As a hobbyist-level computer programmer, I find Csound very attractive. As a composer, I find Csound almost impossibly balky and difficult to use.
The key difference is, I’m an old-school composer. My music is made of notes, which are deployed in phrases, measures, and chord progressions. If you want to write notes, other programs (FL Studio, Reason, Cubase, and so on) are much, much easier to use than Csound. Or you could use pencil and paper, there’s an idea.
Csound is dragging me (whimpering gently) toward a different kind of composing — toward a music based on process. A Csound piece lasting five minutes might have only a single “note,” or maybe eight or ten of them, in its event list. Each of those note events, however, would or could have a very complex internal structure — an unfolding process. You could work out ways to make process music in FL Studio, Reason, or Cubase, but it would be as tricky and time-consuming as getting Csound to play notes. You couldn’t do process music at all using a pencil and paper.
Notes are organized into phrases, and the phrases have a cognizable syntax. The syntax is based on what other composers have written, and on what improvisers have played. The syntax (whether or not it happens to be based closely on the “common practice” period in classical music) is part of our common musical heritage. A single note is not very interesting or meaningful by itself; it acquires meaning through its syntactic relations with other nearby notes.
Our brains perceive the patterns in the note groups. We appreciate the patterns, and we also predict, quite naturally and unconsciously, what patterns we’ll hear next, our predictions being based on the shared syntax of note-based music. Note-based composition is all about fulfilling and/or playing tricks with listeners’ unconscious predictions. The classic example is the deceptive cadence, but really almost everything in Mozart and Beethoven is based on that scheme.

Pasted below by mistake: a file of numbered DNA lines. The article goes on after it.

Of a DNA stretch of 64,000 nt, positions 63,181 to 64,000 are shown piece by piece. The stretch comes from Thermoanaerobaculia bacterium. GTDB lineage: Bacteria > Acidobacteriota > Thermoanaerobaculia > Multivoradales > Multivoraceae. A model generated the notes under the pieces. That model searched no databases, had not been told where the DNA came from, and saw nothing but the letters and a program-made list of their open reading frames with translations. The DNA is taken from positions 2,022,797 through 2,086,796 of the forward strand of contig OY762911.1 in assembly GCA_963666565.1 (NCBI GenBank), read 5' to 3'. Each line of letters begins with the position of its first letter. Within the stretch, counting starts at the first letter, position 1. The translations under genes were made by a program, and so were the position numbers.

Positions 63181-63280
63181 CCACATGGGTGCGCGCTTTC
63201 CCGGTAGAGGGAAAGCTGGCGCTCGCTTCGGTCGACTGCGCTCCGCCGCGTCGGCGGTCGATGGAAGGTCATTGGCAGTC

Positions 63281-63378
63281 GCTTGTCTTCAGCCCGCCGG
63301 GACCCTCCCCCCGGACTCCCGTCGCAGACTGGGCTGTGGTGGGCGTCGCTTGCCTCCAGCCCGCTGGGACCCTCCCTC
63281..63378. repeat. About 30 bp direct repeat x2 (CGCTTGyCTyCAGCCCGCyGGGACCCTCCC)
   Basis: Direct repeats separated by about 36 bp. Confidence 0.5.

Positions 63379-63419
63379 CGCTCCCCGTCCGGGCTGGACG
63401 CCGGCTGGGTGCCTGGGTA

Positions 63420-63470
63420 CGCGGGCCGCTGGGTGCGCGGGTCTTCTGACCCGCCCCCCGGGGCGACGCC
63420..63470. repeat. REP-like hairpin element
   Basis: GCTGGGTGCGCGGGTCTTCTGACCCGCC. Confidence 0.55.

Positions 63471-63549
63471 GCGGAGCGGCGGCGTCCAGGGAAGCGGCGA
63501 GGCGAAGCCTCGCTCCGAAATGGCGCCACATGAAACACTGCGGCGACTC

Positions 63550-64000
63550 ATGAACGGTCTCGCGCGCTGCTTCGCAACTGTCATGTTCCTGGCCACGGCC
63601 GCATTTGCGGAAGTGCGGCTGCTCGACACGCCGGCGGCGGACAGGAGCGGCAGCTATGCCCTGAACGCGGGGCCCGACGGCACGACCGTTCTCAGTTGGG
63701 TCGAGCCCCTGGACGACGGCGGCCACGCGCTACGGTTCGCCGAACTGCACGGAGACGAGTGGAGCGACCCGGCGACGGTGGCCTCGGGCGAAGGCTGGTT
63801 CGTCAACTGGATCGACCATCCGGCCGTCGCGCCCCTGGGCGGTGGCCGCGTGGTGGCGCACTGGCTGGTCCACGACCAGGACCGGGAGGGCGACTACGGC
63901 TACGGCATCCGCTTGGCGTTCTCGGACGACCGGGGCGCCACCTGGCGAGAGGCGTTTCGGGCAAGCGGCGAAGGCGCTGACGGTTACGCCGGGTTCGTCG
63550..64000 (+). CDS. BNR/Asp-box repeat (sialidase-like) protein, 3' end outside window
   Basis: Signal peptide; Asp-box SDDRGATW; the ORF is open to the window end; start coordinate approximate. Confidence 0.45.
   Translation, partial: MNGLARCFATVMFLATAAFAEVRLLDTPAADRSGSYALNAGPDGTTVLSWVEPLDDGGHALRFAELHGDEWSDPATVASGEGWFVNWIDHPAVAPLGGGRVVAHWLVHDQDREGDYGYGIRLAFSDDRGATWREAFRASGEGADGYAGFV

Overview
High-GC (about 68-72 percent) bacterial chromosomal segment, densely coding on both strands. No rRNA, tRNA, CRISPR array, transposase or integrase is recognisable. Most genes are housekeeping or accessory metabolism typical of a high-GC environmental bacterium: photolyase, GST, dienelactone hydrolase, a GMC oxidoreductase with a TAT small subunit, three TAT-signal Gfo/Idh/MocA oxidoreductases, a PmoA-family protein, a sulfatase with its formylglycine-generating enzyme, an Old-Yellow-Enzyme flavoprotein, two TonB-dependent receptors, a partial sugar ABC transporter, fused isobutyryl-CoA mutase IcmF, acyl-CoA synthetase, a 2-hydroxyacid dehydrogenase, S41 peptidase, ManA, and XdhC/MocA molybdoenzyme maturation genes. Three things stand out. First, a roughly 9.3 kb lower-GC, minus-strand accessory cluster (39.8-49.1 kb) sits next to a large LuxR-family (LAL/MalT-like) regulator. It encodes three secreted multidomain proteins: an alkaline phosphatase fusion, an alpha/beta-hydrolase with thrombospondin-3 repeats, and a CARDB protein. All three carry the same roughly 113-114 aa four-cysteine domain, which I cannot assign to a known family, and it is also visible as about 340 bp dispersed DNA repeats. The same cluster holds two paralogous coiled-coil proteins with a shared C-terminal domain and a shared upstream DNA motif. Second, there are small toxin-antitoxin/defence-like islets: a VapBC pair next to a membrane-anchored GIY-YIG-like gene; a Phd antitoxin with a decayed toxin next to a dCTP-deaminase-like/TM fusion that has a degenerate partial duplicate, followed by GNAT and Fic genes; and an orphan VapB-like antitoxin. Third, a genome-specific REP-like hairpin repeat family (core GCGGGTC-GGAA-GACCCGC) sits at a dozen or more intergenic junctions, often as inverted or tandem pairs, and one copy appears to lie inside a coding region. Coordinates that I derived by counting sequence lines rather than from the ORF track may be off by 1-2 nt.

The reason so much of the “modern” music of the 20th century is boring and unlistenable is because composers deliberately set about making it impossible to perceive and predict the patterns of notes. They were misled by an attractive but deeply flawed theory of musical progress.
Minimalism goes the other direction. Minimalist composers — at least those who come from a traditional classical background — still use notes. But perceiving and predicting the patterns in minimalism is, by design, very easy indeed. The patterns change slowly (except when they change suddenly), and part of the point of the music is to listen so attentively that you’ll notice tiny changes.
Do minimalist composers like Steve Reich build phrases using a syntax that’s shared widely across our musical culture, in the manner that Beethoven and Brahms did? I don’t know. Probably not.
Dance music, like minimalism, is highly repetitive. It’s more formulaic in its insistence on 4/4 time and a rigid scheme of 2-, 4-, and 8-bar phrases, but within that framework, dance music is a lot like classical minimalism. What they have in common is that they center the listener in the now. The music isn’t going anywhere: It’s already there. Composers from Bach to Debussy were restless. They used syntactic complexity to keep the music moving forward. This may have been an expression of their culture, which was certainly restless. On the other hand, our culture is hardly restful. Maybe minimalism serves as a temporary escape from an insane culture — there’s a thought.
Music based on process rather than on notes can be calm or intensely energetic, happy or despairing, but it isn’t restless. It has no syntax that would require forward motion toward a goal. There are no deceptive cadences, because it’s not possible for the listener to formulate any expectations.
But how do you write music without using notes? I have only the vaguest notions about that. Fortunately, Csound provides a terrific set of tools for exploring the question.